Upgrades to India’s IP regime are alleviating some of the concerns of rights owners, says Mark Robertson of Hilton Worldwide
For a hospitality group like Hilton Worldwide, brand protection is no small task. The Hilton group’s brands cover more than 3,700 hotels and 610,000 rooms in 82 countries. In India, Hilton has four branded properties and plans to add 10 new hotels under various brands by the end of 2012.
As the hotel group embarks on new projects in the country, its ability to effectively manage and protect its intellectual property assets is crucial.
India’s intellectual property regime has often been criticized for being weak, cumbersome and ineffectual. While these observations carry some merit, it is important to acknowledge measures that have been adopted to bring greater sophistication and transparency to the country’s intellectual property administration. For example, efforts have been made to accelerate the resolution of cases through an expedited specialized court and refinements to substantive laws, which have aligned India’s IP protection scheme with other major world markets.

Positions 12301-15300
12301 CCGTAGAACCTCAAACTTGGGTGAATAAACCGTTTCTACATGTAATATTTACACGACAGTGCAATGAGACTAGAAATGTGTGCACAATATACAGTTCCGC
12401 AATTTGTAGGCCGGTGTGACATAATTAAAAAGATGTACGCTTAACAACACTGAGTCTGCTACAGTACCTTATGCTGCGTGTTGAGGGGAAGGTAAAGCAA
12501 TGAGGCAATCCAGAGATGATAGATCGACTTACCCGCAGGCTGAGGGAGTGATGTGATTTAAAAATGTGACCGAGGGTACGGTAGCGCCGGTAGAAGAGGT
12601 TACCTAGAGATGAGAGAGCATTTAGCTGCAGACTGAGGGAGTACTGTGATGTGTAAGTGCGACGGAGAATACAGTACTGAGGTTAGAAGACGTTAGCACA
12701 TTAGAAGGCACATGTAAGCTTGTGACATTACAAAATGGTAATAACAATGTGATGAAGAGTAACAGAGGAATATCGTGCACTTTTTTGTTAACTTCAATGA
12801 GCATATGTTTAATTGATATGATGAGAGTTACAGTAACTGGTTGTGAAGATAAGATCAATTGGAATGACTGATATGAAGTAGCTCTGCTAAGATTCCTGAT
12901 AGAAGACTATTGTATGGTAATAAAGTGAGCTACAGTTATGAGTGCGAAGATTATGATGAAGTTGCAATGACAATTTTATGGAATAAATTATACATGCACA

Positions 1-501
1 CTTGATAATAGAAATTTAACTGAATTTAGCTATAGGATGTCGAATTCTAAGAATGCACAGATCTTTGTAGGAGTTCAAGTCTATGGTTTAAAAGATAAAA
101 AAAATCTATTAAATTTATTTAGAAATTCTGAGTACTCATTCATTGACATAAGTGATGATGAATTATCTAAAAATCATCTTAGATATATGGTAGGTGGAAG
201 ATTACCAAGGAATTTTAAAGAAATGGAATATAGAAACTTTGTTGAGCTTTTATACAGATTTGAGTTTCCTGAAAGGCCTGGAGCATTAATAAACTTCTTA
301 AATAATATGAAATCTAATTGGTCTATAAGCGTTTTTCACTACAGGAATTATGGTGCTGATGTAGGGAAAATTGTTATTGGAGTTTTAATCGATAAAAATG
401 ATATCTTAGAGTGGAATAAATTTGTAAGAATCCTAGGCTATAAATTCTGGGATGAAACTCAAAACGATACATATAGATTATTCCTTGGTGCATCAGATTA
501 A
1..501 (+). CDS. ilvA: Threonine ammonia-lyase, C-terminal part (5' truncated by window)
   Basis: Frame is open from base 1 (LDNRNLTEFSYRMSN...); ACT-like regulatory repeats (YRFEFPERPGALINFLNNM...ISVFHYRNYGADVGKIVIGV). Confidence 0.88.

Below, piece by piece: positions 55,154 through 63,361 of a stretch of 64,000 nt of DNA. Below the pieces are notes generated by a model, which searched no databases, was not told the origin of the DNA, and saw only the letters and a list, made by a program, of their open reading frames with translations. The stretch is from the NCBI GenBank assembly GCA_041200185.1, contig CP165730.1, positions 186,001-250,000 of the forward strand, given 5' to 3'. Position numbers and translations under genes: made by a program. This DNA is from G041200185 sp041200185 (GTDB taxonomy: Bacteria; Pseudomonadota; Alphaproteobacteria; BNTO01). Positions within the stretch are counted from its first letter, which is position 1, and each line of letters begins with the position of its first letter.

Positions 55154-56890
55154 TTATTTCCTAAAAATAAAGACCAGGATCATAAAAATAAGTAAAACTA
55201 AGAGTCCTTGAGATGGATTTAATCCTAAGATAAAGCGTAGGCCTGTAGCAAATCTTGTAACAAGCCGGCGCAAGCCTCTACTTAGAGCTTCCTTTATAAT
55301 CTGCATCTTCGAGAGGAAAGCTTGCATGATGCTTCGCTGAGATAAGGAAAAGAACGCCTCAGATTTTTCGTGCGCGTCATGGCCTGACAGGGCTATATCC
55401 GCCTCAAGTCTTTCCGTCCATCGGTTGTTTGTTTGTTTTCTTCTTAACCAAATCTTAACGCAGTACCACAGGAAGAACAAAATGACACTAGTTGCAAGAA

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Mark Robertson is the senior vice-president and assistant general counsel for operations, brands and commercial services at Hilton Worldwide. He was assisted with this article by Christian Eriksen, a counsel at Hilton.